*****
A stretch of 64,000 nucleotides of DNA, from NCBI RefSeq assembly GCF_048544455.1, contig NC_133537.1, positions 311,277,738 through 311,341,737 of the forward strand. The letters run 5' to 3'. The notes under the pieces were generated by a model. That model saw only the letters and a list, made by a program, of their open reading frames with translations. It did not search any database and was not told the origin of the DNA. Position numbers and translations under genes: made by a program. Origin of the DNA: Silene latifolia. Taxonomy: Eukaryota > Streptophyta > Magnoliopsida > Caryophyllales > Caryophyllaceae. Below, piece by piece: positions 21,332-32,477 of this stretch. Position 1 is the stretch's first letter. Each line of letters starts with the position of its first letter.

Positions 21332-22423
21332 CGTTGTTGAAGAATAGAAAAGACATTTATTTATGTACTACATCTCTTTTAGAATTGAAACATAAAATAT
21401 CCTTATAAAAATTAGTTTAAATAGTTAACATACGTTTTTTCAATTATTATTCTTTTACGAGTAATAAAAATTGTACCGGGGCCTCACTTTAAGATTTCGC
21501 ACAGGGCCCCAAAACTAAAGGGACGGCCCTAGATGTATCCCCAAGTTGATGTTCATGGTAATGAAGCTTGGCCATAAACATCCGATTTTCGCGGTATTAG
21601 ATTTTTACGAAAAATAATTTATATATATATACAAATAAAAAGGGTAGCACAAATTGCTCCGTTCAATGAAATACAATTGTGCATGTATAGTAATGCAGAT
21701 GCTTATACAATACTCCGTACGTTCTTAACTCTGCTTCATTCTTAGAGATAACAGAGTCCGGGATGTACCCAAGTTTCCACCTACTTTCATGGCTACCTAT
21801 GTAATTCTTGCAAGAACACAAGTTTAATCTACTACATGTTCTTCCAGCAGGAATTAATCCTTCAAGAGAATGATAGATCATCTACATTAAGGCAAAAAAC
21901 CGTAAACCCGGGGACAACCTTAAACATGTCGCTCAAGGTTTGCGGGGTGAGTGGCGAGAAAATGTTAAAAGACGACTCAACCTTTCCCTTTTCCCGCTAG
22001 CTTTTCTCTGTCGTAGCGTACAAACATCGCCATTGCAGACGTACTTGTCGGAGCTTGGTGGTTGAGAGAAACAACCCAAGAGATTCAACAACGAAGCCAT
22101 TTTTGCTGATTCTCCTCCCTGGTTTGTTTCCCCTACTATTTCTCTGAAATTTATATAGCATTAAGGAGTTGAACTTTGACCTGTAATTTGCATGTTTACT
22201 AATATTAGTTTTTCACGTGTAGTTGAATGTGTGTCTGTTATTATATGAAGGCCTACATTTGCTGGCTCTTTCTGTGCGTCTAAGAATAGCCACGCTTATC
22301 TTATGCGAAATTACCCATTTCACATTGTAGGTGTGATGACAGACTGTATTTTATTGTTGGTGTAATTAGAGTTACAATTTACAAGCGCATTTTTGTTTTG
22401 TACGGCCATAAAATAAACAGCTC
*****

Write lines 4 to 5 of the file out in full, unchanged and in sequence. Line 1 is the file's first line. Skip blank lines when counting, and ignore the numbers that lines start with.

21401 CCTTATAAAAATTAGTTTAAATAGTTAACATACGTTTTTTCAATTATTATTCTTTTACGAGTAATAAAAATTGTACCGGGGCCTCACTTTAAGATTTCGC
21501 ACAGGGCCCCAAAACTAAAGGGACGGCCCTAGATGTATCCCCAAGTTGATGTTCATGGTAATGAAGCTTGGCCATAAACATCCGATTTTCGCGGTATTAG